Bass Reflections – Music Theory vs Ear

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Before I start, I should mention that, many many years ago, I did know some music theory. The first instrument I learned to play, even before the baritone horn in 4th grade, was the piano. Learning to play both included structured lessons. So yes, I did at one time in my life know some theory. But, as you will see, I threw it away like one would throw away chicken bones after a good meal. (get the analogy… bones… music structure… 🙂 )

I’ve been a bass player for some 25 years, but haven’t been a student of bass since I took up the instrument all those years ago. Back then, I wanted to learn where all the notes are on the bass. I went so far as to hand draw a huge chart showing every note on the fretboard. But early on, slowly but surly, my ear took over. I love having that talent to hear a song just once, and be able to play it at least reasonably well. That works great when you’re in a jam session, and the keyboard player calls out “hey, do you know this song?”, and you can say “Yeah, I can play it!”. even though you have never done so. It’s a tremendous gift for which I’m grateful. That said, I didn’t realize by placing all my eggs in that basket I was choking myself, denying myself the breath of knowledge that would have made me a better player. I stunted my growth as a musician.

Fast forward 20 something years later. For the longest time I swore I would learn to play guitar. Last year I finally started to do just that. I’m making good progress and even played a few rhythm guitar bits on stage. I’m also making the effort not to just learn where the fingers go to make sounds, but I’m learning what those notes are and how they relate to chord structure.

Has it helped?

My band, Acoustic Highway, will often have two or three guitars going at the same time. Late last year during a rehearsal, while trying to figure out a new song we had started to work on during the previous get-together, one of the guitarists asked what key it was in. I blurted out A minor! Now, to many here, that may sound like a basic thing. But, for me, it was connection I never could have accomplished if I hadn’t been working on the guitar.

I still have a very long way to go, and things don’t sink in as quickly as they do when I’m playing by ear…. But, I’m improving. I guess that is all I can ask.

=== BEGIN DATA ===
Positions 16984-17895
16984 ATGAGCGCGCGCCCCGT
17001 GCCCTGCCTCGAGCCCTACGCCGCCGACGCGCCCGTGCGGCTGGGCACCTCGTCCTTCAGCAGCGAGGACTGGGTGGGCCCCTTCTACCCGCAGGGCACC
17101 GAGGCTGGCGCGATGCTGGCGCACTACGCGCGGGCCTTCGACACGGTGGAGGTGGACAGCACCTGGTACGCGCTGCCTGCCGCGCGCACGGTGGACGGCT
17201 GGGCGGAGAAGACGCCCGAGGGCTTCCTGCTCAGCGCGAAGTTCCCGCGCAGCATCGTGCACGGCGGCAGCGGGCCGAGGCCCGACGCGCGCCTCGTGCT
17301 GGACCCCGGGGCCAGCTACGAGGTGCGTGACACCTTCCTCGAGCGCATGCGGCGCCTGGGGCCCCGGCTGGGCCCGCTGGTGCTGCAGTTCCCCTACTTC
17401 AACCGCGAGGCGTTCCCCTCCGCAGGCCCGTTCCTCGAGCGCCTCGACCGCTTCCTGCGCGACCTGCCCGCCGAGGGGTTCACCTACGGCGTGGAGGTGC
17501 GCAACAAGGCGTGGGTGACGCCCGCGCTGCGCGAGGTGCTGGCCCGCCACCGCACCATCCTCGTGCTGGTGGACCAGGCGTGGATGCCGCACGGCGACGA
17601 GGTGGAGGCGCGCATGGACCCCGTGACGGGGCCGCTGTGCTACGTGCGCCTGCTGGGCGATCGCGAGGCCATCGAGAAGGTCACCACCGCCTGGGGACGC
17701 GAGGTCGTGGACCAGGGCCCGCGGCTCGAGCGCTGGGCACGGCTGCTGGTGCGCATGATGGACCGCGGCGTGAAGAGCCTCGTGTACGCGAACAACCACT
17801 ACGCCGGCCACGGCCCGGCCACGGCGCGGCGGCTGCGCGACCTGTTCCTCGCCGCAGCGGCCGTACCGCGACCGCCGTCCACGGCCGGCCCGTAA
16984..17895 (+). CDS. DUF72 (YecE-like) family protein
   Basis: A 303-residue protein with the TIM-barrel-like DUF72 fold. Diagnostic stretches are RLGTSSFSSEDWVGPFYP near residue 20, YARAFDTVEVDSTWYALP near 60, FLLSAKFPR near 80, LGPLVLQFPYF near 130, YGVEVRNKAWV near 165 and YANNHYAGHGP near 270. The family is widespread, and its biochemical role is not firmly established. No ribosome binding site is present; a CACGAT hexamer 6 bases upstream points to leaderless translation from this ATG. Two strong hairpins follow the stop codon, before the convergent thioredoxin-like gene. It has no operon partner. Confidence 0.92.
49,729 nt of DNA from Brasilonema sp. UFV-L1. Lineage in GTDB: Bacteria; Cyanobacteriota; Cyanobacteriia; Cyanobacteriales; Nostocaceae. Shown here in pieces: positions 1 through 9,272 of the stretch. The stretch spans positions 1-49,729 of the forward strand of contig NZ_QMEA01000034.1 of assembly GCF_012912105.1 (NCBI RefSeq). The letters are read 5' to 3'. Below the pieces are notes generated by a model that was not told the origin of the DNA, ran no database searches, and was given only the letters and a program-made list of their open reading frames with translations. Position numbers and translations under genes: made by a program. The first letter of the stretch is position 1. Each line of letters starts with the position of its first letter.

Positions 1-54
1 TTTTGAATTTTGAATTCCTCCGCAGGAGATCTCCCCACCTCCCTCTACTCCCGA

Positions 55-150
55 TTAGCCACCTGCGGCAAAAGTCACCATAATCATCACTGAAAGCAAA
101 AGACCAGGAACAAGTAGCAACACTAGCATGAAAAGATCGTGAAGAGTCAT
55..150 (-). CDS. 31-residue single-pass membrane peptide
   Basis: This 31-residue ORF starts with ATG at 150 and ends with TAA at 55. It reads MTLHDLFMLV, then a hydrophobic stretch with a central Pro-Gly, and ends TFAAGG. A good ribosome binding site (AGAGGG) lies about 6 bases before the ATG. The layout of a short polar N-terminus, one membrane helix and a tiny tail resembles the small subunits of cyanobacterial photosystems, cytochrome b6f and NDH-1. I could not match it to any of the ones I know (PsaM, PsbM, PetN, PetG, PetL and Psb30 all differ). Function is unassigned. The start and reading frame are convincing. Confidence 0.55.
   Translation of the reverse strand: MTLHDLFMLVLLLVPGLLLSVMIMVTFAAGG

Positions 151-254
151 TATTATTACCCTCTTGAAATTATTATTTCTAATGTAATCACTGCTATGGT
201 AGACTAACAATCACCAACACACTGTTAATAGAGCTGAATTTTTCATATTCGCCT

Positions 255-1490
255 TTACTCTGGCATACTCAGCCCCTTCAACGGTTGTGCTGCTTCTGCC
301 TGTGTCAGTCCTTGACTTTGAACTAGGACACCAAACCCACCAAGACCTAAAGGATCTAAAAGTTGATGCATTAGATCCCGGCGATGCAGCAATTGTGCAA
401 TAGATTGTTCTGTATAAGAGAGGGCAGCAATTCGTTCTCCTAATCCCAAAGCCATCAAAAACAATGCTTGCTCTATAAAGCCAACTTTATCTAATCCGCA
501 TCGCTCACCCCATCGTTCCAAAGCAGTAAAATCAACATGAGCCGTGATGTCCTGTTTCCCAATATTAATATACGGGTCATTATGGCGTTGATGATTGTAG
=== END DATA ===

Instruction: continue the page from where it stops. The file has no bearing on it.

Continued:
PS. Thanks to Anthony Wellington for inspiring this post.

2 Comments to “Bass Reflections – Music Theory vs Ear”

  1. By Darren Newman, February 19, 2011 @ 5:59 pm

    That’s awesome man! I took up guitar at 12 yrs old after having played drums for a couple of years…I realized drummers have got it BAD in having to set-up and take down all that equipment 🙂 I was self-taught and realized early on that I have a very good ear, so much so that I drove my sister off the clarinet when I asked if I could try it and learned the Star Wars song right away and I drove my uncle off the piano when I picked up Music Box Dancer and Hall of the Mountain King the first time I tried playing a piano…

    It’s a double-edged sword tho’ when one takes a theory class as I had in college…I LOVE the sound and use of tritones and reverse skips but got many a red mark on my counterpoint exercises the first time I took the class…something about “You need to LEARN the rules before you can BREAK them Newman!” *lol* I got an F because I wrote what I HEARD, rather than what was “RIGHT”…so I retook the class and got an A by just using the rules laid out before me, without playing a damned phrase…

    I have always been able to pick up any instrument I touch, although the trumpet was most difficult thus far and lately I have taken to teaching myself violin…it is kicking my ass!! *lol* Keep it up Mike, music is a wondrous thing regardless of “rules” or “a good ear”…just play man, just play…

  2. By Sonicfrog, February 19, 2011 @ 8:35 pm

    I’m also learning mandolin… though I haven’t picked it up in a bit… You know… Been Busy!

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